The Whistler weather continues to surprise – in a good way. For the third consecutive day the sky is clear and the sun strong. Temperatures are climbing rapidly and will be well above freezing at race time.
The women’s 15km “pursuit” is set to start at 1:00PM local time with a field of 68. Waxing for the classic portion should be relatively straightforward klister, and by the time the skate leg roles around, the course will likely be softening.
Both Canada and the US will start fours skiers each in the mass start event. Canadian veteran Sara Renner leads the way at bib 28. Renner has something to prove after a disappointing sprint in which a skier failed to track for her, potentially keeping her out of the heats.
Daria Gaiazova, coming off a strong performance in the sprint is Canada’s next strongest skier. Her first Olympics are off to a good start, though she will be hard pressed to match her 22nd place sprint finish.
Madeleine Williams and Perianne Jones are the final two starters for the Canadian team. Neither is likely to crack the top-30.
Olympic rookies Liz Stephen and Morgan Arritola lead the US. Arritola skied a solid race in the 10km freestyle, finishing 34th. Stephen struggled, and both women are capable of skiing in the top-25 on a good day.
Holly Brooks and Caitlin Compton round out the US team. Compton was the fastest woman in the 10km, placing 30th, but is a stronger skater. If she can hang in the classic leg, she has the potential to improve on that 30th.
Brooks is the only US skier to start both the first two cross-country races. She will be hoping to improve on 38th place sprint finish.
The race favorites include the usual suspects, minus Petra Majdic (SLO), who has been hospitalized with broken ribs and a puncture lung after crashing during sprint training. She went on to win a bronze medal, but her Olympics are over.
But the field is still plenty strong. Justyna Kowalczyk (POL) is always a force, but the course does not play to her strengths – steep extended climbs. She will be hard pressed to break away from the field today – but she never ceases to amaze.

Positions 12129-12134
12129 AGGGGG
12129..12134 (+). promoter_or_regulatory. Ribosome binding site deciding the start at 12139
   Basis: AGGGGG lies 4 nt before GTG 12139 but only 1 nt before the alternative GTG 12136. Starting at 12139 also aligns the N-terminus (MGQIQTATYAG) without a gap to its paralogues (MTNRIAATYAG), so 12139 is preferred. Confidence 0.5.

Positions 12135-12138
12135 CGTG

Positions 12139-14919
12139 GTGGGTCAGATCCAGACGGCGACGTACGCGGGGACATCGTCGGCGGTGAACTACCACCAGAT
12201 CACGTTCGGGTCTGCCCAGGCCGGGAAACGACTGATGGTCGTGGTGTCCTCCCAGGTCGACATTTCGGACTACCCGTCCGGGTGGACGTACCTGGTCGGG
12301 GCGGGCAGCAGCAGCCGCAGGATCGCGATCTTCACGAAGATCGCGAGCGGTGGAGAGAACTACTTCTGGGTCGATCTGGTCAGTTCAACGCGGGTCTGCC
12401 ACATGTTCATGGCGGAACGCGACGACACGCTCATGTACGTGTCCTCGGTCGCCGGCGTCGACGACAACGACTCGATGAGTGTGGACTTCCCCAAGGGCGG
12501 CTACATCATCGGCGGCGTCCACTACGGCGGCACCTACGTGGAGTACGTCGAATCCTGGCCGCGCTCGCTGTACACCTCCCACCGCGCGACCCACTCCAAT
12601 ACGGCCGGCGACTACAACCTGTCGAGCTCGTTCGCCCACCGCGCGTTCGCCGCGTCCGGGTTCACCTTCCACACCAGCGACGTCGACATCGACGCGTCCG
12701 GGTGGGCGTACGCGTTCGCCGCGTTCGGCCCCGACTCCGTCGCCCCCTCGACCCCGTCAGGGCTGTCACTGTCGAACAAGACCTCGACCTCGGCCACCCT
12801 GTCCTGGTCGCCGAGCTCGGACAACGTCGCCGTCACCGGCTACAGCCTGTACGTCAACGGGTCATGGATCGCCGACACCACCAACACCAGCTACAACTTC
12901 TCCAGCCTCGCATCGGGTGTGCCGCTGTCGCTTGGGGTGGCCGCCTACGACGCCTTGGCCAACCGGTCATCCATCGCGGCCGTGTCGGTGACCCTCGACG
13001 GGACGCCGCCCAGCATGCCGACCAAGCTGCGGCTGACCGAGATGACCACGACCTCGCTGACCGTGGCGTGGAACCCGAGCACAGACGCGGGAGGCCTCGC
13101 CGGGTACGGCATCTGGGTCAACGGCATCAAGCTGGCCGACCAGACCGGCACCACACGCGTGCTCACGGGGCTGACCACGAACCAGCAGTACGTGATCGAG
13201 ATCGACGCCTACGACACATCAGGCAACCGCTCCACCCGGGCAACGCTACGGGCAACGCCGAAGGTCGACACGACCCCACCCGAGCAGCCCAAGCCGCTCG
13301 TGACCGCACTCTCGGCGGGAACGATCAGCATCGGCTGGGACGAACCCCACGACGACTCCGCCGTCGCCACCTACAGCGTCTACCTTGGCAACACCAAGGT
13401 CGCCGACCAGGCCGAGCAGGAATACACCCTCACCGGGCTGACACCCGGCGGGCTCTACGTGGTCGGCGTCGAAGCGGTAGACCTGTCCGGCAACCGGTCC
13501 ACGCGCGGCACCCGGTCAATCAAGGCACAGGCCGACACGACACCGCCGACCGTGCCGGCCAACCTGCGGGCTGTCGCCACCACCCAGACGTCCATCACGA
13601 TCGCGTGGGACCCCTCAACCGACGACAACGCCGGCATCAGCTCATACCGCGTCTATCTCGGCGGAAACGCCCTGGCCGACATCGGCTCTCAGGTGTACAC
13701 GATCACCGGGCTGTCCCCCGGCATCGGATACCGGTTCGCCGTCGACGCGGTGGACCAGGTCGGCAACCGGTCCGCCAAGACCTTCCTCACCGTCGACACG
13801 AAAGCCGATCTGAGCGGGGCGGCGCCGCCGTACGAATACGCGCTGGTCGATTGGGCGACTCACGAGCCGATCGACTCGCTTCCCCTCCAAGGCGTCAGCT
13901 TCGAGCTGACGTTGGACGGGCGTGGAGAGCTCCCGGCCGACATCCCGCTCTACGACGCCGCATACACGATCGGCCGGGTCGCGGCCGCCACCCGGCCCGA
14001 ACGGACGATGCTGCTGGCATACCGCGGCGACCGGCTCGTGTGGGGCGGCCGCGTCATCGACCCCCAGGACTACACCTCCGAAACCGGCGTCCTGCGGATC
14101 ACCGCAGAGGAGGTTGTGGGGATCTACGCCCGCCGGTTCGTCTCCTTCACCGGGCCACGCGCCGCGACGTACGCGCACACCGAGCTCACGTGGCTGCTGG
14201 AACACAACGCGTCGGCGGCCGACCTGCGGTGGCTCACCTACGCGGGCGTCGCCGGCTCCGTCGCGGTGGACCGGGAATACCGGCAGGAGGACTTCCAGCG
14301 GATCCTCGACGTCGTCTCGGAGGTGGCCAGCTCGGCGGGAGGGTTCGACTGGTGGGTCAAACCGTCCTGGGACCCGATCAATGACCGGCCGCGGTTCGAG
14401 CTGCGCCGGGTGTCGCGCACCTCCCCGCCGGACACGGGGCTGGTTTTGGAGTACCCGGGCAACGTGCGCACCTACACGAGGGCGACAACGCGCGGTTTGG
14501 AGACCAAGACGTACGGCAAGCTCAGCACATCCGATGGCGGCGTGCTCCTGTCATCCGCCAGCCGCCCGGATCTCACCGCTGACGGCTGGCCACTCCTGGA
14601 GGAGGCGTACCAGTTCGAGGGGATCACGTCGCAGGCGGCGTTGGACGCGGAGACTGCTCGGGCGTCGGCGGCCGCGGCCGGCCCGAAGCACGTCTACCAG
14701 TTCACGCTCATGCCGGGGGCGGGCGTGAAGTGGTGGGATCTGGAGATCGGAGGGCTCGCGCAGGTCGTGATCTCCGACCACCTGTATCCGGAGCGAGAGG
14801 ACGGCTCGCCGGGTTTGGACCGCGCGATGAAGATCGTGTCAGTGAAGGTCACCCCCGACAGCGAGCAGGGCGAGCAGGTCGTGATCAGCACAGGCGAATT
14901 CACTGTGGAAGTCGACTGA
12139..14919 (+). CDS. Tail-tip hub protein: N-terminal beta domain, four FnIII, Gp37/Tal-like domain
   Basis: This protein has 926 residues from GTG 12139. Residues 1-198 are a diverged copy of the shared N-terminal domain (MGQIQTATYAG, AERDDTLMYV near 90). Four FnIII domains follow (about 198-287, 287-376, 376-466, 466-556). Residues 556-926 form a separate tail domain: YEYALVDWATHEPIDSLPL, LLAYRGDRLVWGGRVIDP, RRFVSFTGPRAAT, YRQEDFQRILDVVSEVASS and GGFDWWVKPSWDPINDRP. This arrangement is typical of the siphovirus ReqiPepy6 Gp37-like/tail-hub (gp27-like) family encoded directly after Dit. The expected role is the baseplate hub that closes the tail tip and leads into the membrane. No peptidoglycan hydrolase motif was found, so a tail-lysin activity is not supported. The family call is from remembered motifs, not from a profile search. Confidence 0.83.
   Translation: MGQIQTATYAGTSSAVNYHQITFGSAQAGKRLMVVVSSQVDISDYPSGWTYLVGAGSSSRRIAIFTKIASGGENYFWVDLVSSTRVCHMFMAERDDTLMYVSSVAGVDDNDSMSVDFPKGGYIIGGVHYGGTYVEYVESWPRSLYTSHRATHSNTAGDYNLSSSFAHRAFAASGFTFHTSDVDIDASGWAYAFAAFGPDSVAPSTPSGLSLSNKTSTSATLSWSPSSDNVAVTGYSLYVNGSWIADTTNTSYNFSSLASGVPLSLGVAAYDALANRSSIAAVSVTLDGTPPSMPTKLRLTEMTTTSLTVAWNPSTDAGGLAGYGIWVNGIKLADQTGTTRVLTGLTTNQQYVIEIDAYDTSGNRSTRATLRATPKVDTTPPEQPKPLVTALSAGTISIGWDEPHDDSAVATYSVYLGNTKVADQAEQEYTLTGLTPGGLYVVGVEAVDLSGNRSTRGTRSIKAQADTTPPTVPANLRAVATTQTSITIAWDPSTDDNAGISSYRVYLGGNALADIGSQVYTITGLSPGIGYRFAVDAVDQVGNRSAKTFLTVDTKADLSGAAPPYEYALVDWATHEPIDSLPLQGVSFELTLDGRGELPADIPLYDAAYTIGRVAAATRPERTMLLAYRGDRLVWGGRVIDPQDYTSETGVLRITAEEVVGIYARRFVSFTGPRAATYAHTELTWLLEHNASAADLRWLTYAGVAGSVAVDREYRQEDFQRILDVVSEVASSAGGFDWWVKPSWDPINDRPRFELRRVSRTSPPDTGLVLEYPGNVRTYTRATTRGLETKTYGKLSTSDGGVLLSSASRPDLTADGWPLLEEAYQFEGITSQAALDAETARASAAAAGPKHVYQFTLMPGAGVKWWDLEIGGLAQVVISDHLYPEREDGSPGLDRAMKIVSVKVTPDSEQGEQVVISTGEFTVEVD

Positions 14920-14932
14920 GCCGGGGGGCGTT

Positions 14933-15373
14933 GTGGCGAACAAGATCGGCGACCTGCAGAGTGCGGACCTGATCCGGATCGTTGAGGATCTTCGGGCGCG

One skier to watch is Anna Haag (SWE). Haag finished an impressive 4th in the 10km, and is a stronger classic skier than teammate Charlotte Kalla, who won that event. Both women should be in contention for a medal.
Marit Bjoergen (NOR), the bronze medalist in the 10km and winner of the gold in the sprint, is clearly in top form. She will be racing every event and is a medal contender in each. The pressure is off now that she has a gold, so she will be relaxed and confident.
That is not the case for the Finnish team, which has been shut out so far. It would be a major upset for Aino Kaisa Saarinen to leave the Games without a medal. While the Finns will have a strong relay team, this is her best chance as an individual.
Virpi Kuitunen (FIN), who did not start the 10k, is also sitting out today’s race. An excellent all-around skier, it is unclear why she is not racing. Her health may not be good. Riita-Liisa Roponen is the second Finnish starter, and while a medal is probably not in the cards, the top-10 is reasonable.
Other skiers who will be in the hunt for the medals include Kristin Stoermer Steira (NOR) and Arianna Follis (ITA). According to Norwegian Team Leader Age Skinstad, Steira is showing good shape and was pleased with her 10km race. She was 8th in that event, and prefers the longer distances.
Russians Irina Khazova and Evgenia Medvedeva are also strong, though Khazova has historically performed better in the 10km individual start events and Medvedeva has only two World Cup podium finishes since 2005 and none this year.
Gold – Marit Bjoergen (NOR)
Silver – Justyna Kowalczyk (POL)
Bronze – Aino Kaisa Saarinen (FIN)
Top American – Caitlin Compton 27th
Top Canadian – Sara Renner 15th
Gold – Marit Bjoergen (NOR)
Silver – Anna Haag (SWE)
Bronze – Justyna Kowalczyk (POL)
Top American – Liz Stephen 18th
Top Canadian – Sara Renner 12th
Topher Sabot is the editor of FasterSkier.